A new anti-smoking campaign, which starts just a month before all cigarettes have to be sold in plain packaging, is targeting pregnant women and indigenous Australians. The Australian government has made it compulsory for cigarette packs to be sold with plain packing from December 1. Meanwhile, according to the latest statistics, one in seven Australian women reportedly smoke during pregnancy, and as of 2009, 37 percent of pregnant teens reportedly smoked.
Salvia, a herbal drug which is legal and commonly available in many countries, causes powerful hallucinations and has been linked to psychotic episodes. According to a new survey, the drug has been tried by about one in ten UK university students. In British universities, apparently, one in four students admitted to trying drugs that are legally available, and of them, 39 percent said they had experimented with salvia, one of the most powerful hallucinogenic herbs.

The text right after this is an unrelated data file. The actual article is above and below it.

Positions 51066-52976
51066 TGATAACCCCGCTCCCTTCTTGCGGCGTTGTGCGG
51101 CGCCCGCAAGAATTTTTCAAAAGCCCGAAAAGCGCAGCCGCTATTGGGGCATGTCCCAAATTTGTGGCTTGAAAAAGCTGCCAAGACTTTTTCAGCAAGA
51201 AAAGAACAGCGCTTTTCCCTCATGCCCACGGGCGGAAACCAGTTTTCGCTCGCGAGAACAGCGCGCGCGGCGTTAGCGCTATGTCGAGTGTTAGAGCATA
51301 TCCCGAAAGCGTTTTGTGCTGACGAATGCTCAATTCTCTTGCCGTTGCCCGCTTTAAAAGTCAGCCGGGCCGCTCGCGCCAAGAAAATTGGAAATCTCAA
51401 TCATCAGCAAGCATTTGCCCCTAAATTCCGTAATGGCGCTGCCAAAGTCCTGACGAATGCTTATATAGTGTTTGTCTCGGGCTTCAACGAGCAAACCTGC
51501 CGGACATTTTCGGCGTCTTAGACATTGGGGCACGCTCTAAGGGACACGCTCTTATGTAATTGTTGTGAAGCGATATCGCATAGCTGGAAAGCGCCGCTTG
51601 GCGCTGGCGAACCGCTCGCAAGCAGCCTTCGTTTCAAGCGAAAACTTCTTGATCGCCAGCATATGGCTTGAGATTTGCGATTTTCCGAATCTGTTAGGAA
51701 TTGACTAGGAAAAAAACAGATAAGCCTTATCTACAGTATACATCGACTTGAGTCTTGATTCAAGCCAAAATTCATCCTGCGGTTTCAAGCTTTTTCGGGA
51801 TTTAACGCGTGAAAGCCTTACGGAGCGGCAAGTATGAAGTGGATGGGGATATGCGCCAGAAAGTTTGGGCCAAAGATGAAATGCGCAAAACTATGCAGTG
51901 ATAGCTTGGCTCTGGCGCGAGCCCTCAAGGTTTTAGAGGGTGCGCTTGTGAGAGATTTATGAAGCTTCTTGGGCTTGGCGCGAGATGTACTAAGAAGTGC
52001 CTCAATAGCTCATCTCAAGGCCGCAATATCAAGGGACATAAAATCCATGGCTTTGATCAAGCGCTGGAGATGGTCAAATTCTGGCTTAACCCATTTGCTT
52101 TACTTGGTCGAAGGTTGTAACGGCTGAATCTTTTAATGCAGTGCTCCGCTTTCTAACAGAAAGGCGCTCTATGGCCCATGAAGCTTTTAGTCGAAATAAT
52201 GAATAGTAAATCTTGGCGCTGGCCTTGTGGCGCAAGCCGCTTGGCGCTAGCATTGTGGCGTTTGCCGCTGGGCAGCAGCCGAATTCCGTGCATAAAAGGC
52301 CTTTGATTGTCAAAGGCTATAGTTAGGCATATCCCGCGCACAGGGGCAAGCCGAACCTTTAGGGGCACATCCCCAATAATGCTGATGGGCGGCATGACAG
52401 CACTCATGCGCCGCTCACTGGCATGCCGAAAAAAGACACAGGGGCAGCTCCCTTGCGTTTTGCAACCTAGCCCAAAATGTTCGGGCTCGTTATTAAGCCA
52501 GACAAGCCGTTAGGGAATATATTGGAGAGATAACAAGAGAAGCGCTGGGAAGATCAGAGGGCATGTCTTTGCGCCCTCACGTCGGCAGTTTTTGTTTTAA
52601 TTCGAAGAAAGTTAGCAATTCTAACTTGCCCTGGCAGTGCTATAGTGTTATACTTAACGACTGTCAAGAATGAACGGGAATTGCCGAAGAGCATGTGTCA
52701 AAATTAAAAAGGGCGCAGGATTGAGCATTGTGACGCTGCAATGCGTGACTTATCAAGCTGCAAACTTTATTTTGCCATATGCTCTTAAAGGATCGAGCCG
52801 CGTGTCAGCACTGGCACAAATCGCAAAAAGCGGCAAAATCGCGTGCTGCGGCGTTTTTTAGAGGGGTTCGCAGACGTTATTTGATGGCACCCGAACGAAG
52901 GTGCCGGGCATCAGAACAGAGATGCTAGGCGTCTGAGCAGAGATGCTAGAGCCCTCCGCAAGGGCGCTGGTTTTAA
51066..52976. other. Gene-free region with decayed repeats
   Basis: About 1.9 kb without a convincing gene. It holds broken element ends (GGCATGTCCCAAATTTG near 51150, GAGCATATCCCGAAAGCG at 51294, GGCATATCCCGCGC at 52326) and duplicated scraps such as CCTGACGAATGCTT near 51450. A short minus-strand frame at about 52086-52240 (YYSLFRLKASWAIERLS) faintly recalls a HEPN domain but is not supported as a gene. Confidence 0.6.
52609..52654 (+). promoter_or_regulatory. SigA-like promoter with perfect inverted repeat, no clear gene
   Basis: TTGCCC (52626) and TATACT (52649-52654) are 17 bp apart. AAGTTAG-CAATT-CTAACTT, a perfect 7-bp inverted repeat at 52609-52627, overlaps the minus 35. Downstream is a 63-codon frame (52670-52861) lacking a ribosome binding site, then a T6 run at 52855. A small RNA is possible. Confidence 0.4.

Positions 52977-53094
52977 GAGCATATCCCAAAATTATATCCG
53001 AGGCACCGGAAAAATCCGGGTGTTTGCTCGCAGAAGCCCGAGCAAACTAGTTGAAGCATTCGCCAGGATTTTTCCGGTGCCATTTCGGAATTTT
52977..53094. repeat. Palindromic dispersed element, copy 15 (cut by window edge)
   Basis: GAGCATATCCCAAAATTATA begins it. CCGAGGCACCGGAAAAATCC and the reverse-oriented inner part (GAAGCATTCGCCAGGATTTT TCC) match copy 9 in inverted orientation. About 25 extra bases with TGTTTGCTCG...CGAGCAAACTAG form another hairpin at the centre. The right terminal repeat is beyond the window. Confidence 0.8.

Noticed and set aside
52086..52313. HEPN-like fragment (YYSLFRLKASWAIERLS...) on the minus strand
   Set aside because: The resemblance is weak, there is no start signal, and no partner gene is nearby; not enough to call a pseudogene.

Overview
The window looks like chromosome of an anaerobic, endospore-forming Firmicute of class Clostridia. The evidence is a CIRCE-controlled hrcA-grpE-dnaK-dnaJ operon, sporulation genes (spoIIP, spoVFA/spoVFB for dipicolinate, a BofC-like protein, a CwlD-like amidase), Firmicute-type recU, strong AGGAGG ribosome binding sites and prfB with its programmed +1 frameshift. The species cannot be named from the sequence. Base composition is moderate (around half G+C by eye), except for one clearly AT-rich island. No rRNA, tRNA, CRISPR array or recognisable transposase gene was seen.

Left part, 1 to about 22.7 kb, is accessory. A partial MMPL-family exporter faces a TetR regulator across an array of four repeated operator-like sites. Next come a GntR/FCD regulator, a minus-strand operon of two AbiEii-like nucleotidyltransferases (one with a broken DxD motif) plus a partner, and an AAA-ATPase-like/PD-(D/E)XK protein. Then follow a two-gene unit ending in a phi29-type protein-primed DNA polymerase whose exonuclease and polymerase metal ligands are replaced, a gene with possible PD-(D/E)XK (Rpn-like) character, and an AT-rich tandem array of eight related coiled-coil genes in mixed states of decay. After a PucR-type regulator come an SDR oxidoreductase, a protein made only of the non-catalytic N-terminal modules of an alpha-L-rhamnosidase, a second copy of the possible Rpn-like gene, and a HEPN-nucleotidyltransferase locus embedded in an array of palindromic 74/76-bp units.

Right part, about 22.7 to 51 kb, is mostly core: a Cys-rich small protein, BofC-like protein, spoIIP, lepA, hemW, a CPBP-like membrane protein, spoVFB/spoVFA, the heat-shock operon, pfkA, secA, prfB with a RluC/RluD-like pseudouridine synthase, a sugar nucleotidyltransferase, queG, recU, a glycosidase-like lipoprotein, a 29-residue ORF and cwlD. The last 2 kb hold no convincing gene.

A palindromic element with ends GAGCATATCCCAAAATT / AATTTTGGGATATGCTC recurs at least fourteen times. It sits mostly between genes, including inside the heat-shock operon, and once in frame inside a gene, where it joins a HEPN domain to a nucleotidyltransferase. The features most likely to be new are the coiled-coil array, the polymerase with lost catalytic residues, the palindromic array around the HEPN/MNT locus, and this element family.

A new study suggests that vigorous exercise, if practiced daily, can repair a damaged heart. According to a report in The Telegraph, researchers say strenuous exercising done regularly can bring back dormant stem cells in the heart to life, leading to the development of new heart muscle. While previous studies have already discovered that stem cells could produce new tissues through injections of chemicals known as growth factors, the current study is the first to suggest that exercising could have a similar effect.